Washington, DC - Wednesday, President Donald J. Trump signed into law the Criminal Antitrust Anti-Retaliation Act (the “Act”), which prohibits employers from retaliating against certain individuals who report criminal antitrust violations.  The Act was sponsored by Senator Chuck Grassley, passed the Senate on October 17, 2019, and passed the House of Representatives on December 8, 2020. 

“We thank the President, the Senate, and the House of Representatives for their bipartisan commitment to criminal antitrust enforcement,” said Assistant Attorney General Makan Delrahim of the Department of Justice’s Antitrust Division.  “By incentivizing disclosures of anticompetitive conduct, the Act will strengthen the Antitrust Division’s criminal enforcement program, a cornerstone of our mission to protect the American consumer.”

The Act supplements a range of recent initiatives designed to support the detection, investigation, and prosecution of criminal antitrust violations.  Last month, the Antitrust Division celebrated the one-year anniversary of the Procurement Collusion Strike Force with the addition of 11 new national partners.  The Procurement Collusion Strike Force is a coordinated national response to combat antitrust and related schemes in government procurement, grant, and program funding at all levels of government.  In October 2020, the division applauded President Trump’s authorization of the Antitrust Criminal Penalty Enhancement and Reform Permanent Extension Act, which had been supported by the department.  In July 2019, the division announced a new policy designed to incentivize corporate compliance with the antitrust laws.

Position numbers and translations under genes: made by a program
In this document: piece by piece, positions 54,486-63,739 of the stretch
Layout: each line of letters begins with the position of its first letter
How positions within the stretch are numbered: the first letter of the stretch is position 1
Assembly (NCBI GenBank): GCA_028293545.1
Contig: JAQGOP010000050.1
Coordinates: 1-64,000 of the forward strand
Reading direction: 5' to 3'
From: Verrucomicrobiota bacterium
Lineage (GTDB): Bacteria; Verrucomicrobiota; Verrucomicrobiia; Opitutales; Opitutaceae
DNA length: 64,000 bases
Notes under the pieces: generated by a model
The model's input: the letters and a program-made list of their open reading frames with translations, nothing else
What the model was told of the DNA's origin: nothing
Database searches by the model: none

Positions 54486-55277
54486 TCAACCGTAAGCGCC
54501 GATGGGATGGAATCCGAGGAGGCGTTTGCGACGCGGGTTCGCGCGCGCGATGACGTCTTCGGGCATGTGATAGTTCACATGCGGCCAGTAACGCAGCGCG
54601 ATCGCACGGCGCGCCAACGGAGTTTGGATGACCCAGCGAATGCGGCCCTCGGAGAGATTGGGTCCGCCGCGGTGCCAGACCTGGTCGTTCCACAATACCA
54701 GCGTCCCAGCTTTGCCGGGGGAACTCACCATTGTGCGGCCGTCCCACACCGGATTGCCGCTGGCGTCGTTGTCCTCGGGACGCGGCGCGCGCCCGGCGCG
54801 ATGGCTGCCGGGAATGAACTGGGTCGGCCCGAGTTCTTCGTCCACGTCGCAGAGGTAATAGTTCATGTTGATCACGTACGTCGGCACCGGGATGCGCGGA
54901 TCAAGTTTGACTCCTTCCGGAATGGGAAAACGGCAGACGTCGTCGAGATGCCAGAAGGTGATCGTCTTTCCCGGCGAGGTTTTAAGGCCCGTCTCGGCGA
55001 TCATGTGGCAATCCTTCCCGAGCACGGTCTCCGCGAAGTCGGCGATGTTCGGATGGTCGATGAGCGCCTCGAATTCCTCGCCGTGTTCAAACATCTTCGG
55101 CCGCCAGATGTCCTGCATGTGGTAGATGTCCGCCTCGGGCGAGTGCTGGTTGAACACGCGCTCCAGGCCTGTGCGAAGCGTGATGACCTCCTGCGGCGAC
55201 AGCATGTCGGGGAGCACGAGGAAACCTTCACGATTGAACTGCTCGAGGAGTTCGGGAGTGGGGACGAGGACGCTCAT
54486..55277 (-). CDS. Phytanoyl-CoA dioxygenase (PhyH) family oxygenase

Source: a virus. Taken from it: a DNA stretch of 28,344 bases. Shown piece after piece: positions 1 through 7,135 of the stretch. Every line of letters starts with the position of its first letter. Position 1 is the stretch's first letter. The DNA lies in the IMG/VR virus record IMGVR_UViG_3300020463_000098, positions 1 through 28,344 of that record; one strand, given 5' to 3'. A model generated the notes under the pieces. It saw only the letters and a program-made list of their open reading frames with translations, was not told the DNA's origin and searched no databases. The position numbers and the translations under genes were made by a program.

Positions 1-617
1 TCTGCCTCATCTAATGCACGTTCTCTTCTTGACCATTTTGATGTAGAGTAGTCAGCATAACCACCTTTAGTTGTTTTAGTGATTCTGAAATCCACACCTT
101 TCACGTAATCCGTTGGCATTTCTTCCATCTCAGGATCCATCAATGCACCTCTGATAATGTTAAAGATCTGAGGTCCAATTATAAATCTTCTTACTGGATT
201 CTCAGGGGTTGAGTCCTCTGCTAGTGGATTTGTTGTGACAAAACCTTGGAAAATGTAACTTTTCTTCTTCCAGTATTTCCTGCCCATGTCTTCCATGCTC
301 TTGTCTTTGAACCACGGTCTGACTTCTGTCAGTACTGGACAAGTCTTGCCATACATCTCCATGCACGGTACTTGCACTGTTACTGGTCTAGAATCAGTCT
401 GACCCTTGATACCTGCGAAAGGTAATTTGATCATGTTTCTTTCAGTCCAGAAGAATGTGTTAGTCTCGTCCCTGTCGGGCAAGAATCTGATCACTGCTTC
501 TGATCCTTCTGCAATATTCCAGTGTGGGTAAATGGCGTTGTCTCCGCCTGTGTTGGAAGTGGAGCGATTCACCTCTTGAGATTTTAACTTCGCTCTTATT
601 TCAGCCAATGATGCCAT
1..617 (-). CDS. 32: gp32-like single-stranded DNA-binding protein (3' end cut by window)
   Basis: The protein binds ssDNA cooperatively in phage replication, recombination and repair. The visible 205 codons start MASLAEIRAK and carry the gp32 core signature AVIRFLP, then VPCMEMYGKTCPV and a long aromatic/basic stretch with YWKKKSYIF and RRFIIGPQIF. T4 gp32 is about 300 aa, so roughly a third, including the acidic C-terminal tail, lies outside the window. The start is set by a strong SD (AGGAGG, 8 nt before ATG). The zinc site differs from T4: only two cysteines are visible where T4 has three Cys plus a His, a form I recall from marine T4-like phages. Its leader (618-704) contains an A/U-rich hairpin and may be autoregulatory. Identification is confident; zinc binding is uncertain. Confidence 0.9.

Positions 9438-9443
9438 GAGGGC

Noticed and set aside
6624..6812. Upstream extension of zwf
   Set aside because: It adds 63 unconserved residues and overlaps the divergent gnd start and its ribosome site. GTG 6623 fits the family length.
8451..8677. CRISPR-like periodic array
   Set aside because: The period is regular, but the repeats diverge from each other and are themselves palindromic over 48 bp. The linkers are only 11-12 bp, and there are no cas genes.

From Fiscal Year 2010 to 2019, the Antitrust Division’s criminal prosecutions have resulted in over $9 billion in criminal fines and penalties, along with jail terms for more than 250 individuals.  Since the fall of 2019 alone, courts have imposed four criminal fines and penalties at or above the Sherman Act’s $100 million statutory maximum, and the division has prosecuted antitrust violations affecting generic drugs, cancer patients, grocery store staples, and financial markets